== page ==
Check out Robert Meerman's tvrenamer script which includes a fix for Unicode filenames which was proposed on this site (inside tvrenamer.pl look for the '#Unicode source names not implemented' part)
Here is the reference to the original article
There is a lot of talk on interfaces vs abstract classes and while I was working on a C# ADO.net application (with Ingres on the backend, of course) I was intrigued by the difference between the IDbconnection interface and Dbconnection abstract class. What is the difference ?
The IDbConnection interface was introduced in ADO.net 1.0 to enforce common behaviour for the providers' connection objects i.e. a standardized way of how to open a connection, how to close it etc. Of course there were a number of other interfaces introduced such as IDbCommand which at the end of the day allowed programming in a database-agnostic way.
So far so good, common behaviour is what an interface is primarily used for.
In ado.net 2.0 the DbConnection abstract-must inherit base class was introduced which implements IDbConnection; a first immediate advantage is that you get the implementation that was required by the interface's contract for free as it is implemented by the class.
Ingres incorporated automatic generated sequences, a feature that was built into other dbms products, into version 9 onwards.
So are automatic generated sequences just for convenience or are they really useful?
They have many advantages which are speed, especially when caching is enabled, scalability, and elimination of concurrency issues associated with unique key generation.
But the drawback is that they can introduce gaps in the sequence in a variety of ways :
since auto generated sequences are an object that lives in the server, on server failure
it is lost. The same is true in case of caching since it can age out of the shared pool.
Gaps can also be introduced programmatically e.g. by means of a rollback:
user A is getting a number from the sequence let's say number 8 and commits
user A is getting the next number from the sequence, number 9
user B is getting the next number from the sequence, number 10
user A rolls back and user B commits thus a gap was effectively introduced…
The line gets blurred between type systems.Traditionaly strong and static typed languages seem to find it increasingly difficult to cope with evolving requirements.(this is my opinion)
C# seems to acknowledge this fact: first came generics, then type inference (used extensively by Linq where a lot of times you cannot use explicitly typing,so you let the compiler decide) and now a new dynamic(!) type is about to be introduced.
Here is an article about it C# 4.0 goes dynamic - a step too far? which gives insight on the forthcoming C# 4.0. I do not see it as just a 'C#' article but as sign of the times and the battle between type systems
The session wide temporary tables are a very useful feature. You create the table, use it for your intermediate results and then you don't have to drop it, it's dropped automatically when the session ends.
This, except of the the ease of use that it provides has another advantage; in case of a session or system failure after a commit has been issued the table if not temporary would remain in the database after recovery.With the temporary table you have no such as issues.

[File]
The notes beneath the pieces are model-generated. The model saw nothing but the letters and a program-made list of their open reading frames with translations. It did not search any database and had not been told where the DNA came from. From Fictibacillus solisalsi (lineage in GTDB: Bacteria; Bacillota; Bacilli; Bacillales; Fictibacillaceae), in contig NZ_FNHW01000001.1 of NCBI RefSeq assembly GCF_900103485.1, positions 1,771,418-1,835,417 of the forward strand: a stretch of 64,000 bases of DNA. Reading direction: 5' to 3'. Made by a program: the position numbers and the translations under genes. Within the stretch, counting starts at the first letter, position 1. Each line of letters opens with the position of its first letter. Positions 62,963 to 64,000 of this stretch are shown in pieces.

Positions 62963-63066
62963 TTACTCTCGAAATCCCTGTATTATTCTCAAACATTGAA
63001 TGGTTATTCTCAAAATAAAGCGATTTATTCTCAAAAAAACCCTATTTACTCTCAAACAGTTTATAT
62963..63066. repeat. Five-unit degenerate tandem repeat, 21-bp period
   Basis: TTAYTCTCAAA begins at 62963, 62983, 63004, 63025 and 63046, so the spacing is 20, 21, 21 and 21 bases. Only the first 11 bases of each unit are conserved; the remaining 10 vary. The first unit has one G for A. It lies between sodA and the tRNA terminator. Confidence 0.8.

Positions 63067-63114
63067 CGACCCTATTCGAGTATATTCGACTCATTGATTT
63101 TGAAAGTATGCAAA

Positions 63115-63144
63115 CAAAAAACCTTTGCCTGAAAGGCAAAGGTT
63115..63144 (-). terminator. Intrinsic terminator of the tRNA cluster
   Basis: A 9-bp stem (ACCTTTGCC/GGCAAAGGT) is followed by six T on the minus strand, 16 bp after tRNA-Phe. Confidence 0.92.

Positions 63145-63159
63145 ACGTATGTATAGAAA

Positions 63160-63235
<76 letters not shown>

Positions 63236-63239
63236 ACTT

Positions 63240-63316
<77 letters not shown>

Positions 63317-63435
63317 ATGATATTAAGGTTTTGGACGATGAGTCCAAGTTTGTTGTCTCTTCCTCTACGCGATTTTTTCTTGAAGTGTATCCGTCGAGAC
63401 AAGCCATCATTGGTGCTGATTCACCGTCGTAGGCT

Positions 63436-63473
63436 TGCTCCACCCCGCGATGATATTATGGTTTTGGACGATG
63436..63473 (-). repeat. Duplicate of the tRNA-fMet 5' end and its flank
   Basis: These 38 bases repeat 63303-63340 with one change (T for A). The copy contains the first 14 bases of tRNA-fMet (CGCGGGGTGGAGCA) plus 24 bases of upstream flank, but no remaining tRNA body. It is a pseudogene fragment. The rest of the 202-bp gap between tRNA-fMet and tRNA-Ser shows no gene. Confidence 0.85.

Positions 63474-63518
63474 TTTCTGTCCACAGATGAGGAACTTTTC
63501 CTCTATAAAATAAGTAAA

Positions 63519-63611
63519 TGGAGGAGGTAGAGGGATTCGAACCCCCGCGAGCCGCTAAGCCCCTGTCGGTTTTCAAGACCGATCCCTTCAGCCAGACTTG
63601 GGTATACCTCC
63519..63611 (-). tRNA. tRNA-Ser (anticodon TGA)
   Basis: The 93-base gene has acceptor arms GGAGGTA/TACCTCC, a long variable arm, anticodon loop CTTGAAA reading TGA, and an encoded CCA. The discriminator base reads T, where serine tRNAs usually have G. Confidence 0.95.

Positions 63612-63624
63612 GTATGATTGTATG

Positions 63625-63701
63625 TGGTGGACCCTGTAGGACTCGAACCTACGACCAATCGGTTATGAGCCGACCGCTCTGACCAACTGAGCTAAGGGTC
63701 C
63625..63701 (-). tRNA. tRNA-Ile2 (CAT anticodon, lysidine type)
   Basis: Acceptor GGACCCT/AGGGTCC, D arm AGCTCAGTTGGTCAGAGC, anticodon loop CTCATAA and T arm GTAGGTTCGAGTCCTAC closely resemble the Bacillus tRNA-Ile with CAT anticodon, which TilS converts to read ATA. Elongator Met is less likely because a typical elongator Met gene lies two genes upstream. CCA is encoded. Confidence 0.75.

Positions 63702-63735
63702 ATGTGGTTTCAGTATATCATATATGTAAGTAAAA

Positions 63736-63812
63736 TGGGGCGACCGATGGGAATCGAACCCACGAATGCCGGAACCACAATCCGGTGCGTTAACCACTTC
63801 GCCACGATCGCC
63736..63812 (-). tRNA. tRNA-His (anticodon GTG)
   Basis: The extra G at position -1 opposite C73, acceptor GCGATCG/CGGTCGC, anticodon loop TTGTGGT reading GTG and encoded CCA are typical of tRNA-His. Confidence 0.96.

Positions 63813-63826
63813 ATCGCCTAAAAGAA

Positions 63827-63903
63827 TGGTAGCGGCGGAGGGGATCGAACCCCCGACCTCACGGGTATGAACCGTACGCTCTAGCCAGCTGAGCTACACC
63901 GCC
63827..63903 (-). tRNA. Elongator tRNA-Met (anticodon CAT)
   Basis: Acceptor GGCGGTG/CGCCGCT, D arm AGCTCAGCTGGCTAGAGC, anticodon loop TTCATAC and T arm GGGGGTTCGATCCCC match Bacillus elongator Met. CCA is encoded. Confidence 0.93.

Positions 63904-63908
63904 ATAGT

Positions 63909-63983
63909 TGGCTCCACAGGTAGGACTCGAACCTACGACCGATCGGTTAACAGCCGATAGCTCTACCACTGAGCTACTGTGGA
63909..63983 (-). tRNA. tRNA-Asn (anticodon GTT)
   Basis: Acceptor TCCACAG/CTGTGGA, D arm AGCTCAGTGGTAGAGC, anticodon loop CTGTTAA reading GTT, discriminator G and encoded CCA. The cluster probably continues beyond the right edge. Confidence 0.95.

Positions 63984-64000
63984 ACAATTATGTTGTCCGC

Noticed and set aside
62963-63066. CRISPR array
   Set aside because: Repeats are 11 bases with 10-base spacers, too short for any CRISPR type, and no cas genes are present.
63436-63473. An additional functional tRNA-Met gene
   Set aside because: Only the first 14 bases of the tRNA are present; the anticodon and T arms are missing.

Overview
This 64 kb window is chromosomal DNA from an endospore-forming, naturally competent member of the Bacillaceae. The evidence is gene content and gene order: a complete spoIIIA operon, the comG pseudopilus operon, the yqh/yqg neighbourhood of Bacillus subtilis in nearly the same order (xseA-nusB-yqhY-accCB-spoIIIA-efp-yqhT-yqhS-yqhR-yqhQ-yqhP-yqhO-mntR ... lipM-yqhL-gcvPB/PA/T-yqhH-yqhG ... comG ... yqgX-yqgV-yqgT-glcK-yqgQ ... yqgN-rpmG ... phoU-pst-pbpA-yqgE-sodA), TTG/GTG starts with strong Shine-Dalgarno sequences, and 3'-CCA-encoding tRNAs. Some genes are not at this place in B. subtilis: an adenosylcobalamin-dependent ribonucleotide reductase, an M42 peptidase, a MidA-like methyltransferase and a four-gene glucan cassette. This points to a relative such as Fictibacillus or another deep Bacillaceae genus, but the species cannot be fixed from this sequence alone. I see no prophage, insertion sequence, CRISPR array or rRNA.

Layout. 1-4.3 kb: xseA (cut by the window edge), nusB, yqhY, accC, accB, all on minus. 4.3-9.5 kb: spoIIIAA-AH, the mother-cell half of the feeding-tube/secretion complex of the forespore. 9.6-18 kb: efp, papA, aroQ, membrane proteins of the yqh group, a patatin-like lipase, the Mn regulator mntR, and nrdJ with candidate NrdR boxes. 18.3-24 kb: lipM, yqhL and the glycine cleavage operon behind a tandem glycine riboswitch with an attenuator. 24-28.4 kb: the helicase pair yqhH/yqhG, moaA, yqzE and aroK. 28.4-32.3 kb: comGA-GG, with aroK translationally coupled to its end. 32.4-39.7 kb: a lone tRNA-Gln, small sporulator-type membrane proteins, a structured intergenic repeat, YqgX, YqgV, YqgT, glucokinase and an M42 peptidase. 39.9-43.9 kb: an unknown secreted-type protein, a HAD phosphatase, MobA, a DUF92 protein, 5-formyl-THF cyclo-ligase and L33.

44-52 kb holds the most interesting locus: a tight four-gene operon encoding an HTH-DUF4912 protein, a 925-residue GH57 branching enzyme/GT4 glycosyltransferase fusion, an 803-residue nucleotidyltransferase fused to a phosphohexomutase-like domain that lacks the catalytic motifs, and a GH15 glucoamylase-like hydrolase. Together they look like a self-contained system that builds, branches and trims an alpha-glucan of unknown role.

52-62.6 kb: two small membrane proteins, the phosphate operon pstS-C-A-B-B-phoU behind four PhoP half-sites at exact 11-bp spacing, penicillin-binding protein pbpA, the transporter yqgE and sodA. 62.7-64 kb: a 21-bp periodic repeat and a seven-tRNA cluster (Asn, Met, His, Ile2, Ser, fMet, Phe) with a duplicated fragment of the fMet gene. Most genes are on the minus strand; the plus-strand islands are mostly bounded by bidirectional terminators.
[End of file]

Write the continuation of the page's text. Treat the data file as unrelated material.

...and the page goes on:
An issue arises when you want to use multiple temporary tables with the same name within the same session ;e.g when the user presses a key I use a temporary table to store the product codes and print them in barcode labels. The user might want to re-print additional barcode labels so he must press the key again to initiate printing thus a 'Duplicate table' error occurs since the table has been already created. To overcome this issue I create multiple temporary tables by basing their name on the times…
Elaborating more on the IIseterr/iiseterr naming conflict by doing some research on the symbol tables inside archive library libingres.a
(a refresher on the issue:
The following entry is from the library implementation that will compile with 'iiseterr'
libingres.a:iiuflibq.o:00000cf0 T iiseterr_
libingres.a:iiuflbqL.o:00000cf0 T iiseterr
libingres.a:iiaclibq.o:000008a0 T IIpseterr
libingres.a:iiseterr.o:00000000 T IIseterr
we see that there are four implementations of iiseterr each one in a different library, thus any of the four can be used in the source code and will compile fine
In the offending implementations where the undefined reference error occurred there is no 'iiseterr' entry (as in the manual) for any library contained in libingres.a; however there is an IIseterr entry and that is why when capitalizing both i's the symbol can be found and hence compile.
(it would compile with …
New years eve.The standard procedure every year.
At the client's side the ABF application is doing some intense querying
(selects and deletes) and hangs for quite some time.
The first thing that springs in mind is that there is another query that blocks.
Looking at the sessions using IPM, the session in question was in
CS_EVENT_WAIT (BIO) state so there was no blocking.
CS_EVENT_WAIT (BIO) means the session is waiting for a message to be received from or sent to the user interface.
What is that message? the application was there waiting for something!
After investigation and doing some admin work the guilty party was found!
It was the Ingres log file!
It was set by the client to 80MB (!!) and every transaction is writing there
data for undo/rollback blocks;since the log file had not enough room the transactions were queing.
So the installation had to be brought down and the log file incremented to a few GB
and the issue was resolved.